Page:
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Publication numberUS2826844 A
Publication typeGrant
Publication dateMar 18, 1958
Filing dateNov 27, 1953
Priority dateNov 27, 1953
Publication numberUS 2826844 A, US 2826844A, US-A-2826844, US2826844 A, US2826844A
InventorsLeika Walter
Original AssigneeLeika Walter
Export CitationBiBTeX, EndNote, RefMan
External Links: USPTO, USPTO Assignment, Espacenet
Illuminated greeting cards
US 2826844 A
Abstract  available in
Images(2)
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Claims  available in
Description  (OCR text may contain errors)

March 18, 1958 w. LElKA ILLUMINATED GREETING CARDS 2 Sheets-Sheet l 1 Filed Nov. 27, 1953 INVENTOR. LEIKA WALTER Arm/mew March 18, 1958 w. LEIKA 2,

ILLUMINATED GREETING CARDS Filed Nov. 27, 1955 2 Sheets-Sheet 2 INVENTOK WALTER LEIKA Unite States Patent Ofilice 2,826,844 Patented Mar. 18, 1958 ILLUMINATED GREETING CARDS Walter Leika, Brooklyn, N. Y.

Application November 27, 1953, Serial No. 394,671

1 Claim. (Cl. 40--152.2)

This invention relates to illuminated greeting cards, and has for its main object the provision of a generally improved card of this type.

Among the .objects of the invention are to make the greeting card as compact and thin as possible; provide an improved means for closing a circuit through the lamp bulb thereof responsive to opening of the card; promote certainty of operation on each occasion on which the card is opened; and, as one of the most important objects, reduce to a minimum the overall cost of manufacture of the card.

For further comprehension of the invention, and of the objects and advantages thereof, reference will be had to the following description and accompanying drawings, and to the appended claim in which the various novel features of the invention are more particularly set forth.

in the accompanying drawings forming a material part of this disclosure:

Fig. 1 is a perspective view of a greeting card according to the invention.

Fig. 2 is a fragmentary elevational view of the card opened.

Fig. 3 is a perspective view of the opened card in which part has been broken away.

Fig. 4 is an enlarged sectional view on line 4-4 of Fig. 3.

Fig. 5 is an enlarged sectional view on line 55 of Fig. 1.

Fig. 6 is a perspective view of .a modification, the card being opened and the housing removed.

Fig. 7 is a fragmentary plan view showing the battery and switch device of the .form of Fig. 6.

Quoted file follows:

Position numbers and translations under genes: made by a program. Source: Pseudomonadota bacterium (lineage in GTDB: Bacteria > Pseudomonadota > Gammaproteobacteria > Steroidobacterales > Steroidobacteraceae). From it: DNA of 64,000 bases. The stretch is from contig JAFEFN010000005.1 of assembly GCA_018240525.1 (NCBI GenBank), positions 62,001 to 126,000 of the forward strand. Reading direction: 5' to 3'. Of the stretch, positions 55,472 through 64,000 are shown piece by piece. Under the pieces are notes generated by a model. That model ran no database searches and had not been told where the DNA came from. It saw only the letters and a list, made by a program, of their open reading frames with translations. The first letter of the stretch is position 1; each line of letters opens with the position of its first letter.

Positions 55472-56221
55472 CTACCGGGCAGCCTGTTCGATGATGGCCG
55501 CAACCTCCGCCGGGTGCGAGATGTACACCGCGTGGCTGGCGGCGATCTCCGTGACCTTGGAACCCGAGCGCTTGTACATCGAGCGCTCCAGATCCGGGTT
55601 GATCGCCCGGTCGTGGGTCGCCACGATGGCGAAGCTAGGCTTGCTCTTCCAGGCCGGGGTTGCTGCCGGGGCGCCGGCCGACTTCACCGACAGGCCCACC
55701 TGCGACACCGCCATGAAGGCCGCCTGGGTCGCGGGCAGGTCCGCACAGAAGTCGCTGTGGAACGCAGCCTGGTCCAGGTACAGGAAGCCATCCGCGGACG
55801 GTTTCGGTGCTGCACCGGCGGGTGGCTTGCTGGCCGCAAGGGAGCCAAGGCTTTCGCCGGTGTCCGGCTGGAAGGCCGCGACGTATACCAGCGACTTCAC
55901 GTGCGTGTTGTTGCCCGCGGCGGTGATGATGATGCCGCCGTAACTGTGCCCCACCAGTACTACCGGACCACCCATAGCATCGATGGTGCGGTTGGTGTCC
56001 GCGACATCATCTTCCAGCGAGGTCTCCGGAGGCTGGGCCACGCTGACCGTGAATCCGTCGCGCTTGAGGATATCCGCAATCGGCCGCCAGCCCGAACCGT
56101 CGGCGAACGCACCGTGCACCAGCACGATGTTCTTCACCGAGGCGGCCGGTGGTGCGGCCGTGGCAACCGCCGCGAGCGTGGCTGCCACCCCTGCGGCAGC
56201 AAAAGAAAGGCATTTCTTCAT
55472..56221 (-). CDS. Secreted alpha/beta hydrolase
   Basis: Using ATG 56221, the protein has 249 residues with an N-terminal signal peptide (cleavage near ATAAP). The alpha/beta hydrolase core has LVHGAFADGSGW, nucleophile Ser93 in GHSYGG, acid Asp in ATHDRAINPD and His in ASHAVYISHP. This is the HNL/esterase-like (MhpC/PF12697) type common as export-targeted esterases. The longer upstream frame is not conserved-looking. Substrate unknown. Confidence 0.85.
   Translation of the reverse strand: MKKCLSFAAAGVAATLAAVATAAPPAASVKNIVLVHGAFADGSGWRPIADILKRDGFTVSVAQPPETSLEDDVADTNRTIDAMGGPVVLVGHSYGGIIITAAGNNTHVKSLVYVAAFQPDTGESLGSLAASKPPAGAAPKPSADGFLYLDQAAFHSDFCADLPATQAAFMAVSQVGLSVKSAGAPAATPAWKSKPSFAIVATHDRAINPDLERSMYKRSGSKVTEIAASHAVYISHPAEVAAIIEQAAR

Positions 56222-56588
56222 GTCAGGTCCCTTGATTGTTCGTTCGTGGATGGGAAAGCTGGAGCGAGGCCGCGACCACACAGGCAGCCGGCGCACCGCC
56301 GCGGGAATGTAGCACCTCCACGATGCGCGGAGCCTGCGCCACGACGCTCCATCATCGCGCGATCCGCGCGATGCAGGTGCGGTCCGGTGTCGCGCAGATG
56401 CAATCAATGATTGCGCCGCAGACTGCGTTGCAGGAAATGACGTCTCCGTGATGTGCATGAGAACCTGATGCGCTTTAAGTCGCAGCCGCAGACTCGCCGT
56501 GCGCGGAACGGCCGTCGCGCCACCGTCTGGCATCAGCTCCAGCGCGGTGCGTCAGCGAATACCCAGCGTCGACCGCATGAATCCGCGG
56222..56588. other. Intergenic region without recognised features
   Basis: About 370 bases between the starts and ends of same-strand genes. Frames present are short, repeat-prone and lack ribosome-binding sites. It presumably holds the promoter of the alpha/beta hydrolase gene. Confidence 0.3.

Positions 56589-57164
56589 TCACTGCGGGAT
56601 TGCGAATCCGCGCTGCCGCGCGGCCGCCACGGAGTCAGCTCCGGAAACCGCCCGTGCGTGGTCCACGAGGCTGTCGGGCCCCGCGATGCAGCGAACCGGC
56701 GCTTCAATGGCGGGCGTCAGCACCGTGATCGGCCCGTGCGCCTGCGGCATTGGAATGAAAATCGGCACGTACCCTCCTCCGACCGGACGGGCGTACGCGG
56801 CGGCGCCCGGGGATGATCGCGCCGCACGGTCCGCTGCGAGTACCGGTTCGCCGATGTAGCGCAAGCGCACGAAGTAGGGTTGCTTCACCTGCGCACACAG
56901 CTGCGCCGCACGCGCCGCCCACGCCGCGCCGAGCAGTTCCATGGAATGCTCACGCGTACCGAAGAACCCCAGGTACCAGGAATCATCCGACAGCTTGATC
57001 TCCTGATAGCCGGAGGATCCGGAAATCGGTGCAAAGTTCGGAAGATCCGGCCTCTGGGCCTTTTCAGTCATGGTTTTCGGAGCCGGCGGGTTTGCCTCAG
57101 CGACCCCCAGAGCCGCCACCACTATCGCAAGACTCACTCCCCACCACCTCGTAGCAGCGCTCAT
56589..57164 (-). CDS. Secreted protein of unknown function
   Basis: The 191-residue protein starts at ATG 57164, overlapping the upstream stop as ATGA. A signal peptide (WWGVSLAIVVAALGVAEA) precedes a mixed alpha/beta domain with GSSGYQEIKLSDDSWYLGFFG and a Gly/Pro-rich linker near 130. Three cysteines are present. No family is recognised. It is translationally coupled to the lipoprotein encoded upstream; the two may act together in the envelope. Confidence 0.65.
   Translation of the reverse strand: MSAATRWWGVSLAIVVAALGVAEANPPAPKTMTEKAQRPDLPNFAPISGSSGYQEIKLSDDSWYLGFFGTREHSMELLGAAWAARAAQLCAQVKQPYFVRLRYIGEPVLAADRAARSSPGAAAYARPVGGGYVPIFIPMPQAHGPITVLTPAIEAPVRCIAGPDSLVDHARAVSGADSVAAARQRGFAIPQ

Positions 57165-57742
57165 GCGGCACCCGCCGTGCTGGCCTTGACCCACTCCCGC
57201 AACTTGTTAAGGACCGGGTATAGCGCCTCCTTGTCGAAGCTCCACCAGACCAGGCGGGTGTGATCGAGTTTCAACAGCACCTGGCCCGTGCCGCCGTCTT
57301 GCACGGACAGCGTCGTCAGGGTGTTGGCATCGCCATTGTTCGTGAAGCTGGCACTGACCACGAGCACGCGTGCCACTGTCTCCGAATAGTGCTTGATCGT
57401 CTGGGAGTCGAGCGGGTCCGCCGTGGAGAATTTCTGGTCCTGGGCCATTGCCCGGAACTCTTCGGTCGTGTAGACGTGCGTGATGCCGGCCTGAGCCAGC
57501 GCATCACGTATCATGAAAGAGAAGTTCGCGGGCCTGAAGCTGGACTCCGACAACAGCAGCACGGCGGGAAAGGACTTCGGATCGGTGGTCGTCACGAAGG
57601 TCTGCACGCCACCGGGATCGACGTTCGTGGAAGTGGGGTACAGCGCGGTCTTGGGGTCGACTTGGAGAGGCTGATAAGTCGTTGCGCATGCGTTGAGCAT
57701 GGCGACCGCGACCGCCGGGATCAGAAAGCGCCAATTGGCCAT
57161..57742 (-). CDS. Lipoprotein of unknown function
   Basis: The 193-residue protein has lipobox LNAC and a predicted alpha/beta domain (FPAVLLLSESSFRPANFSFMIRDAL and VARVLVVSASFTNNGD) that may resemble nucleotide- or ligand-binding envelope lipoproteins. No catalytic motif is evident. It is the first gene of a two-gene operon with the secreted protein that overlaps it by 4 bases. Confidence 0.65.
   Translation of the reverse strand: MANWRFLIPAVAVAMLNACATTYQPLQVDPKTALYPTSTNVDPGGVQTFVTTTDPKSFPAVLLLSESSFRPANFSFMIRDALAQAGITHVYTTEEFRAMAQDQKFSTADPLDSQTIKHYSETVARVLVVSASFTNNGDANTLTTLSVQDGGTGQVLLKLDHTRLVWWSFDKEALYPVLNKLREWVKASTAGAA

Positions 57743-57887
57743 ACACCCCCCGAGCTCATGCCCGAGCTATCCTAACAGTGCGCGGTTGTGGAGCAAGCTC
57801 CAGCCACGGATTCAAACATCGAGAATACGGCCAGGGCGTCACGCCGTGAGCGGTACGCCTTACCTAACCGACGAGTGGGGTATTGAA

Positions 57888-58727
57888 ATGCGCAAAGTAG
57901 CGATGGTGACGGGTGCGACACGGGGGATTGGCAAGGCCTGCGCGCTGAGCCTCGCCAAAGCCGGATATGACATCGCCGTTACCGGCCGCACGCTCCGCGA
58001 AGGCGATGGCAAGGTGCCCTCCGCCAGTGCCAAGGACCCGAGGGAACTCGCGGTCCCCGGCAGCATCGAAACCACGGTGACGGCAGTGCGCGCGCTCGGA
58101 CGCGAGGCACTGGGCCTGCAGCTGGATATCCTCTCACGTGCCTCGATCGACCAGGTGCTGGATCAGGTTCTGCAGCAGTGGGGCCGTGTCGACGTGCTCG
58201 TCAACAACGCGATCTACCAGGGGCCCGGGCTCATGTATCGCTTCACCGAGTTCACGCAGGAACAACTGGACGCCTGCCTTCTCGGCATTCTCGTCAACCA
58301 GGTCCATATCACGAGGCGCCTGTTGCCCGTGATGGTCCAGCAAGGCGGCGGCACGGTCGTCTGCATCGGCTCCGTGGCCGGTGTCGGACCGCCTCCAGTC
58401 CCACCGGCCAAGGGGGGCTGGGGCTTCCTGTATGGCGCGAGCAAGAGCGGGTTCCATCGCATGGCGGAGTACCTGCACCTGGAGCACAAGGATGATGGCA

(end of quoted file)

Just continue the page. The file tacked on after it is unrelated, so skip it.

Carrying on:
Fig. 8 is a view like Fig. 7 showing another modificatlon.

Fig. 9 is a sectional view on line -99 of Fig. 8.

Fig. lO is a fragmentary plan view of the back panel of the Fig. 8 form.

Fig. 11 is a perspective view of the contact element of the form of Fig. 8.

In Figs. 1-5, the card includes a rectangular, fiat back panel 12 of cardboard or other electrically insulative material integrally hinged to a similarly dimensioned front panel 14 by a web part 16. A rectangular, shallow housing 18 overlies the back panel and has a peripheral flange 20 adhesively or otherwise secured to the top, bottom, and outer side edge portion of the back panel, said housing being open along its inner side edge (Fig. 5) for dissipation of heat emanating from the illuminated lamp bulb of the device. A suitable picture or other representation is delineated on the housing, and has apertures 22 shaped as stars, house windows, or as any other part of the pictorial representation which one may desire to illuminate.

Adjacent the lower edge of the back panel, spaced tabs 24 are struck therefrom, and are engaged with opposite ends of a miniature battery 26. A first conductive strip 28 of thin copper leaf or the like is adhesively secured to the back panel and has one end 30 pressed against the post 32 of the battery by a rubber band 34 tensioned about the battery and tabs, the post extending through an aperture in the adjacent tab (Fig. 5).

The other end of the strip is engaged against the base terminal of a flashlight bulb 36 secured to the back panel, and wrapped about the conductive side wall of the bulb is one end of a second conductive strip 38. Strip 38 is also adhesively secured to the back panel and has its other end extended under the battery (it being understood that the battery has the usual electrically insulative wrapping), said other end of strip 38 being tightly wrapped as at 40 about the intermediate portion of an elongated, non-conductive elastic member 42 such as a broken rubber band.

The member 42 extends in parallelism with the lower edge of the back panel in closely spaced relation thereto, and at one end is anchored to the back panel by staples 44 or equivalent means.

An electrically conductive contact element 46, formed from a small blank of inexpensive sheet metal material, is formed integrally at one end with a clip 48 of inverted U-shape straddling that tab 24 remote from post 32 of the battery. As shown in Fig. 5, the rubber band 34 holds One leg of the clip against the end of the conductive battery casing, that is, against the other post of the battery, said leg being interposed between the adjacent tab 24 and the battery end.

Contact element 46' extends laterally of the battery, and at its free end is apertured for extension of the elastic member 42 therethrough, thus providing a guide for the elastic member. Registering with the guide aperture is the guide opening of a guide tab 50 struck from the material of the back panel, the elastic member also extending through said guide opening.